Image: AP

The blood-testing startup Theranos has announced to health regulators that it has voided and revised results from its tests.

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According to a report by the Wall Street Journal, the Centers for Medicare and Medicaid Services have both been informed that Theranos has voided “all” of the tests performed using its own Edison devices in 2014 and 2015. It has also apparently revised results that it obtained using traditional laboratory equipment. The newspaper writes that medics in the Phoenix region have already received corrected test results.

The Journal points out that Theranos has processed up to 890,000 tests per year in the past, though it’s not clear how many results have been voided or revised. However, what we do know is that it means patients will have received blood test results that may have been inaccurate. In turn, that means health decisions could have been made using incorrect evidence.

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It’s a big deal, as Geoffrey Baird, a professor of laboratory medicine at the University of Washington in Seattle, told the Journal. “There have been massive recalls of single tests in the past, but I’m not aware of one where a company recalled the entirety of the results from its testing platform,” he explained. “I believe that’s unprecedented.”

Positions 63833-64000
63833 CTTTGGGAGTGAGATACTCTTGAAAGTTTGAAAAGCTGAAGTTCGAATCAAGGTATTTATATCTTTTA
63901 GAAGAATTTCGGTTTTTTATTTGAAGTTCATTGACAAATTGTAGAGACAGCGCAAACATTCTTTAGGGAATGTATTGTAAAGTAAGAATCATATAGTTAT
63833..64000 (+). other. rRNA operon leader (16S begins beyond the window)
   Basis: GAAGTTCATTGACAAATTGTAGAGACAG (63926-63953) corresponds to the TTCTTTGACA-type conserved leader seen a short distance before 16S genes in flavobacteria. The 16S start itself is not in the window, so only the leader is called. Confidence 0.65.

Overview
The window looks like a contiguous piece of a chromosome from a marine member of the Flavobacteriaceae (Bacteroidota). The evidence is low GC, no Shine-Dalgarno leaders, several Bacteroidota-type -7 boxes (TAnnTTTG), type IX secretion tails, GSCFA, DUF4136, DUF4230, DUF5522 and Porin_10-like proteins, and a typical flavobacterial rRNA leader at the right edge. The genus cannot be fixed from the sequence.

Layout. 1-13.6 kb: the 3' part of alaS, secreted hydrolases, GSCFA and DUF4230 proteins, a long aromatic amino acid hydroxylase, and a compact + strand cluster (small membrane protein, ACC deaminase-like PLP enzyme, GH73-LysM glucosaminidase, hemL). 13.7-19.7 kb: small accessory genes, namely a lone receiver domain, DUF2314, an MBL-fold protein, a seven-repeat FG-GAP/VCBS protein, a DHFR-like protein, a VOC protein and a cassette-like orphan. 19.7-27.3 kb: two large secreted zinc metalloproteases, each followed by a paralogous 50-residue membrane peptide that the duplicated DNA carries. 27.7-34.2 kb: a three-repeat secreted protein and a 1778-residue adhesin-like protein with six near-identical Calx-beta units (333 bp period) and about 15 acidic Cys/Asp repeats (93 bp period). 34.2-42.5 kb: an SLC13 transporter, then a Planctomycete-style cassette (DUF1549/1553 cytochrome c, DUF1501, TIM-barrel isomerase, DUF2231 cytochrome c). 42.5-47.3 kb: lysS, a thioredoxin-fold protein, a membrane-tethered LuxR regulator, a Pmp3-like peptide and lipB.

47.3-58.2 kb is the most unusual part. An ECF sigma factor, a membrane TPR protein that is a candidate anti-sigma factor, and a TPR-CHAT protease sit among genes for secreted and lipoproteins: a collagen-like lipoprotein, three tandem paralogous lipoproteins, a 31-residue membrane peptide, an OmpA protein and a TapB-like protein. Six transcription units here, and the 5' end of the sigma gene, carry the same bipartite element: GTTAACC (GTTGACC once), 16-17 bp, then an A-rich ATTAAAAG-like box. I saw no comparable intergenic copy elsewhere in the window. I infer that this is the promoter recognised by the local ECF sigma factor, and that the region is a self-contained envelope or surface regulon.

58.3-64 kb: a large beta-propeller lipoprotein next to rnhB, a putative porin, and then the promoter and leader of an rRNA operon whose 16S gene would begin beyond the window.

Things have gone from bad to worse for Theranos in recent months. It came under intense media scrutiny back in October 2015 over the accuracy of its results, which spurred US health regulators to investigate complaints about the company’s lab and research practices late last year.

Later, it was reported that Theranos CEO Elizabeth Holmes may face a two-year ban from the industry following pressure from Centers for Medicare and Medicaid Services. Last month, it came to light that the company was under criminal investigation.

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In a statement issued to the Journal, Theranos explained that:

“Excellence in quality and patient safety is our top priority and we’ve taken comprehensive corrective measures to address the issues [Centers for Medicare and Medicaid Services] raised in their observations. As these matters are currently under review, we have no further comment at this time.”

The decision to void and revise records is presumably a desperate attempt to appease the Centers for Medicare and Medicaid Services. It may be too late.

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[WSJ]